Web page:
COMMENTARY | We're just days away from the Masters and the resumption of Tiger Woods' historic chase of Jack Nicklaus and his 18 major championships.
As I wrote earlier this week, Tiger looks primed to capture his first green jacket since 2005. A win would reignite the greatest ever debate, so let's take a look at where they stand today.
Nicklaus played against better competition
Don't get me wrong, there is much more overall talent in the global game today and Tiger has mostly owned that competition. But the Golden Bear won his majors in classic duels with a higher quality group of peers spanning two generations: Gary Player (nine majors), Arnold Palmer (seven) and Lee Trevino (six) in the 1960s and early 1970s, and then Tom Watson (eight majors) in the late 1970s and 1980s.
Other than a rare Sunday showdown with Phil Mickelson at Bethpage Black at the 2002 U.S. Open, Tiger out-dueled the likes of Bob May and Chris DiMarco in his few major victories that were close. It's not Tiger's fault that he peaked with Greg Norman and Nick Faldo on the downside of their careers and with David Duval burning out too soon, but he didn't have to beat the same caliber of players as Nicklaus did.
Tiger has been more dominant
Nicklaus took 25 seasons to accrue 73 PGA Tour victories. Tiger passed Jack last year in his 16th full season and with 77 wins; he's closing on Sam Snead's all-time record of 82. At his current pace, Tiger will post more than 100 victories.
And Woods has been without peer from the moment he turned pro. He took down veteran Davis Love III in a playoff to claim his first PGA Tour victory in 1996 and has never looked back. He won his first major, the 1997 Masters, by 12 strokes and the 2000 U.S. Open at Pebble Beach by 15 strokes. That second win ushered in the Tiger Slam, where he won four straight majors over the course of two calendar years.
Nicklaus could win from behind
Probably the most famous comeback in the modern game was Jack's final-round 65 to win the 1986 Masters. The Golden Bear lit up the back nine at Augusta National to fell a veritable who's who of the game, including Norman, Tom Kite and Seve Ballesteros. That win came 11 years after he came from two shots behind at Augusta to vanquish Tom Weiskopf and Johnny Miller.
Nicklaus won seven of his 18 majors coming from behind, which for golf fans creates more drama and entertainment than seeing Tiger suffocate the field. Even in his losses, especially against Watson at Turnberry in 1977 and Pebble Beach in 1982, Jack made things memorable.
Tiger has done more for the game
This one could go either way as Nicklaus, between his course design work, Ryder Cup and President's Cup captaincy, hosting the Memorial Tournament, and all the charity work he has done in Ohio and Florida, has been a wonderful asset to golf.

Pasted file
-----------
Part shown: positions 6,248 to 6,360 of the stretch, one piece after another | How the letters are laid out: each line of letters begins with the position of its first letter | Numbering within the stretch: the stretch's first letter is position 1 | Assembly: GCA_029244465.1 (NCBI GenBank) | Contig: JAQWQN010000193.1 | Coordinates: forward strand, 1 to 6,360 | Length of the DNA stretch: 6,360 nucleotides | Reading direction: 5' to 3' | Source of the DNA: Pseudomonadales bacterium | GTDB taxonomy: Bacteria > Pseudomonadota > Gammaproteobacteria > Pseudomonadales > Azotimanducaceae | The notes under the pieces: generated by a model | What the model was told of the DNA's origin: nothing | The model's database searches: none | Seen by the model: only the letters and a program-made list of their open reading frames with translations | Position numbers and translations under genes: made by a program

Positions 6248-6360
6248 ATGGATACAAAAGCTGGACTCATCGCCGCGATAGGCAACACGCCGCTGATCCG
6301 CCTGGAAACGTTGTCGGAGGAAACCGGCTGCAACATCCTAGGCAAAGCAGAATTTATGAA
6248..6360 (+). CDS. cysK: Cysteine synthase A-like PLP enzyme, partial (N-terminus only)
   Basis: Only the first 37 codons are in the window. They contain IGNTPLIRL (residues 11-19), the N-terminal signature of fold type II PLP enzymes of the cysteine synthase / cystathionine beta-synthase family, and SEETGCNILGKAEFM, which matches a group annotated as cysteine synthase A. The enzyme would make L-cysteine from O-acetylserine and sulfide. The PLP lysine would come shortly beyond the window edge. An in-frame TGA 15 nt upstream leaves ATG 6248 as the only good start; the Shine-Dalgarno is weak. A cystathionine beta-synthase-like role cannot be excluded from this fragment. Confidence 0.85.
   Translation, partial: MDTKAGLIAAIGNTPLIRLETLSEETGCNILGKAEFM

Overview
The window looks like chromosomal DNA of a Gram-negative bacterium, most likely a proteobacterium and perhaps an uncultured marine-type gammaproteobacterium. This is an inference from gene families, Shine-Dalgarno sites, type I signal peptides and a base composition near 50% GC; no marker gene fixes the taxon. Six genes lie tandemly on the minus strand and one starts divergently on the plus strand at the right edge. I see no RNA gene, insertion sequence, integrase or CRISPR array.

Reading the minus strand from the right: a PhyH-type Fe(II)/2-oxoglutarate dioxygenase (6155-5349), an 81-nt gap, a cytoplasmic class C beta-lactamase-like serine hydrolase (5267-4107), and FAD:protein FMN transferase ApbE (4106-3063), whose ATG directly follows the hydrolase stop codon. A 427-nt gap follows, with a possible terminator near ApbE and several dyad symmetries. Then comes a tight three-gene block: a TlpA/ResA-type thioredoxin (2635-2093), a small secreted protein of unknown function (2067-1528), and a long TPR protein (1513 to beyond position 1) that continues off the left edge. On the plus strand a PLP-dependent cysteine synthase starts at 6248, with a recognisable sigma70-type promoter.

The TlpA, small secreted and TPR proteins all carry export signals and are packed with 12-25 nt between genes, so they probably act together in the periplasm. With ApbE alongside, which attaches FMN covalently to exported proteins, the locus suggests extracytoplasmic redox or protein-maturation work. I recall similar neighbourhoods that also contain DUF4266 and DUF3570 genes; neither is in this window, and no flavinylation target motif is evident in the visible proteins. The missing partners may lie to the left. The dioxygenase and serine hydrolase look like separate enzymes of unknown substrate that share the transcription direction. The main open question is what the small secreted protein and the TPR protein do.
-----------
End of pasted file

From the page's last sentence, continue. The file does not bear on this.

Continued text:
But Tiger has changed the demographics of the sport. He made golf cool, caused prize money to balloon, and has attracted the largest galleries ever to watch the game. The First Tee, which he was instrumental in creating, has transformed the lives of thousands of kids through golf. He also attaches his name and charitable giving might to two tournaments annually: the AT&T National and the Chevron World Challenge.
Nicklaus has better kept golf in perspective
Tiger's single-minded pursuit of winning is not entirely his fault; he was trained from an early age by father Earl Woods to be the terminator of golf. I've rarely, if ever, heard Tiger say he plays golf because it's fun. That attitude has rubbed some in the game the wrong way.
At the end of the day, golf is still just a game. The sport was vitally important to Nicklaus; it was his livelihood that supported a family. But he never let it get in the way of that family. In fact, he's expanded his social circle through the game, having grown close to Palmer, Miller, Player and Watson.
I believe Nicklaus possessed more natural talent than Tiger, but that Woods maintains a more powerful on-course aura. Jack stepped up in the heat of battle while Tiger has been more consistently excellent. It's a near dead heat, but, for now, I've got to go with the Golden Bear.
Mark McLaughlin has reported on the PGA Tour for the New York Post, FoxSports.com, Greensboro News & Record, and Burlington (N.C.) Times-News. He is a past member of the Metropolitan Golf Writers Association. Follow him on Twitter @markmacduke.
- Sports & Recreation
- Tiger Woods
- Jack Nicklaus